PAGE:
Usually when we talk about big honking Detroit iron, we're focused on muscle cars; the 2016 Dodge Durango Citadel most definitely is not one of these. But it still qualifies.
This is the big kid on the block, a bruiser of a crossover sport utility vehicle with the road presence of a full-size pickup truck, powerful Hemi V-8 engine, the capability to tow up to 7,400 pounds, and the gentility and appointments of a luxury car.
That conjures images of such giants as upscale versions of the Ford Expedition and Chevrolet Tahoe, or even the Lincoln Navigator and Cadillac Escalade. But with all of its luxury accouterments, the top-line Citadel comes with a price lower than the offerings from rivals Ford and General Motors. You can spend more than $92,000 for an Escalade or upwards of $73,000 for a Navigator. Ford's Expedition and Chevy's Tahoe can climb near $70,000.
The Durango Citadel tested for this review, with everything on it, entices you with a price tag of about $55,000. Moreover, unlike the GM and Ford sport utility vehicles, the Citadel is not built like a pickup truck with a body plunked down and bolted to a steel frame. Nope, the Dodge Durango is a fraternal cousin of the Jeep Grand Cherokee with a car-based unit body, like most of the newer crossover sport utility vehicles.
Mimicking the Grand Cherokee, the Durango with four-wheel drive has plenty of off-road qualifications, including a low range transfer case for muddling about off-road, backing up trailers and hauling big boats out of the water. It also can be flat towed behind your motorhome thanks to a neutral slot in the transfer case.
The difference between it and the Grand Cherokee is that the Durango has a stretched body to accommodate a third row of seats. It can be ordered as an eight-passenger vehicle with a second-row bench seat or as a seven-passenger with second row captain's chairs -- the choice if you have a couple of close friends who enjoy cruising the hinterlands or sampling local scenery. Even the third row delivers decent head and knee room for modest sized adults.
In those travels, you all will settle into the Citadel's soft Nappa leather upholstery. Your bottoms will be soothed up front with heated and cooled seats, and in back with heated seats.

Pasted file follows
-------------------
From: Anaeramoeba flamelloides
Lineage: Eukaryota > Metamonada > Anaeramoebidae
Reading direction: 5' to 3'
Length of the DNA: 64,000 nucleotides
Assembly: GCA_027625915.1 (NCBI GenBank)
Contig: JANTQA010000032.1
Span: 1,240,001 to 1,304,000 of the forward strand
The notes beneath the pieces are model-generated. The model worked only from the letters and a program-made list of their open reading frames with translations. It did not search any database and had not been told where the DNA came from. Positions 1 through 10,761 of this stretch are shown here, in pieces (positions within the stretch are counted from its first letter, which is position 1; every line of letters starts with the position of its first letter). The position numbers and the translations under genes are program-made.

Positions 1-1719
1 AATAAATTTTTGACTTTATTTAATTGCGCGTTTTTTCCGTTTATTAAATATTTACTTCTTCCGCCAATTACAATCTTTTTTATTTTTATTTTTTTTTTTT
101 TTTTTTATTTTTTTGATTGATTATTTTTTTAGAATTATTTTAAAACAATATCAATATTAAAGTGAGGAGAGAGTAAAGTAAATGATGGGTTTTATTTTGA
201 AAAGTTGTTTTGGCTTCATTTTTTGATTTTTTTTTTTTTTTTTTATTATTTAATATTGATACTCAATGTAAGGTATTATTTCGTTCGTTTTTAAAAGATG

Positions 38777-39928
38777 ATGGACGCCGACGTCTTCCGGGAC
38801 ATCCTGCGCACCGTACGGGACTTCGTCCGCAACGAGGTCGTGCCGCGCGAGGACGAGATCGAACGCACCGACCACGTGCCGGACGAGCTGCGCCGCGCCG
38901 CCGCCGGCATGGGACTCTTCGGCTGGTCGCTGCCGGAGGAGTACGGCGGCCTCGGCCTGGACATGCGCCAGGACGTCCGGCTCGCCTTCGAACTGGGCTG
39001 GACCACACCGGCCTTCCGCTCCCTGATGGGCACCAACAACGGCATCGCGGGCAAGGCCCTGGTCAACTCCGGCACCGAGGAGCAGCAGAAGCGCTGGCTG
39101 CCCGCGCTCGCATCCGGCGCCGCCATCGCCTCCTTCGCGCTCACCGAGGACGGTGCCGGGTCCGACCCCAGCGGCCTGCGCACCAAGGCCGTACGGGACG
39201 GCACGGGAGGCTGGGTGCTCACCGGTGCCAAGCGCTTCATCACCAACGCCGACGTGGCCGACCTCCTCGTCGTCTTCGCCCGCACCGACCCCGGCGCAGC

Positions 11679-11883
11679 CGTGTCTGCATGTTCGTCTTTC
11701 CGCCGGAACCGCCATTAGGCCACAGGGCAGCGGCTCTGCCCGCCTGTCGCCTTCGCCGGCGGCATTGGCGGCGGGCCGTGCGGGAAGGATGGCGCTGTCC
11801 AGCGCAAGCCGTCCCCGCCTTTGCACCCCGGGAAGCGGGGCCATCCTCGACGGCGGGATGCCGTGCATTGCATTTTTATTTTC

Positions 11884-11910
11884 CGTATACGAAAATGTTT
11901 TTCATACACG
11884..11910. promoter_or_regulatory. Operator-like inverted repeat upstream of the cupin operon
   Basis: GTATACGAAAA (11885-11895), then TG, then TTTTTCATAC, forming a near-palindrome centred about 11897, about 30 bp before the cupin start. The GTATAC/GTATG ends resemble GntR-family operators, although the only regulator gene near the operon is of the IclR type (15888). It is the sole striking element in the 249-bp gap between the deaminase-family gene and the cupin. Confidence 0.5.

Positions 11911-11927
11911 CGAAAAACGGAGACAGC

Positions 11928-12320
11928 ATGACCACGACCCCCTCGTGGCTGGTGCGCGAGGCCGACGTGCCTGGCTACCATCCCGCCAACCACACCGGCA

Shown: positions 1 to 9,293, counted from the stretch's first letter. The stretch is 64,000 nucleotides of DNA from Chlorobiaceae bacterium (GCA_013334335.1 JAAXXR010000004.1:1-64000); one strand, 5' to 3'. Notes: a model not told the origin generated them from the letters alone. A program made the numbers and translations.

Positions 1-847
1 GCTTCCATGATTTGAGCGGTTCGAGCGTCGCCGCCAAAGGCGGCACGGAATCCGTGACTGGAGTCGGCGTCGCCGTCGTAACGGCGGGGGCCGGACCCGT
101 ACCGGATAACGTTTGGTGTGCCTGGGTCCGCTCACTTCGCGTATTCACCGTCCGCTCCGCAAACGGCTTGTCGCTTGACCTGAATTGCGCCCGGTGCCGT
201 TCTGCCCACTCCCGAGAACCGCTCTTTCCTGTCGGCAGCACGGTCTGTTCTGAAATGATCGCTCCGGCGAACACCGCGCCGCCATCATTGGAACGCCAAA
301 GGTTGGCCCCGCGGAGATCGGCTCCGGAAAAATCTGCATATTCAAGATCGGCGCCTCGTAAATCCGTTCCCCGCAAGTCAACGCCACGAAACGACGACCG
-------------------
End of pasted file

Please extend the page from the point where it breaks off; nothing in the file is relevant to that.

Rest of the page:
The reward for the driver is the silky smoothness of the Durango's drivetrain -- the 360-horsepower Hemi V-8 engine with 390 lb.-ft. of torque shoving its power through an easy shifting eight-speed automatic transmission with paddles on the steering wheel in case the wheel person wants to take over the shifting.
Want a side trip? The Durango will confidently leave the pavement and traverse terrain without so much as a logging road. However, don't expect it to compete with any of its lesser cousins like Jeep Wranglers. It is simply too big to negotiate tight turns and mighty mounds.
In truth, especially in the tested Citadel version, the Durango is more comfortable on snow covered streets lined with upscale clothing and jewelry emporiums. However, it also works well for minivan-averse small families on beach vacation trips where the priority is engulfing the kids with a load of umbrellas, sand chairs and water toys.
The Durango was introduced in 1998 as Dodge's answer to the popular Ford Explorer. A midsize sport utility vehicle, it was based on Dodge's in-between Dakota pickup truck with body-on-frame construction. It grew to full-size stature and, finally, in 2011, adopted the unit body architecture of the Jeep Grand Cherokee as well as other components including engines and transmissions.
strong>There are four versions: SXT, Limited, R/T and the tested Citadel. The SXT, which starts at $31,490, comes standard with eight passenger, three row seating and a decent level of equipment. For 2016, all Durango versions with the 295-hp V-6 engine and eight-speed automatic transmission get stop-start technology to improve fuel economy.
On the road, the Citadel cruises in quiet comfort with decent handling for so large a vehicle. Given the price and kinship with the Jeep Grand Cherokee, the Durango Citadel should be worth a look for customers who covet luxury features and need to carry up to eight people.
Copyright © 2015 Motor Matters
|Base price||$44,590 (as tested: $54,660)|
|Curb weight||5,397 lbs.|
|Engine type||16-valve Hemi V-8 w/SMPFI|
|Epa mileage rating||14 mpg city, 22 mpg highway|
|Fuel capacity||24.6 gal.|
|Horsepower (net)||360 at 5150 rpm|
|Overall length||201.2 in.|
|Torque (lb.-ft.)||390 at 4250 rpm|
|Vehicle type||7/8-passenger AWD SUV|
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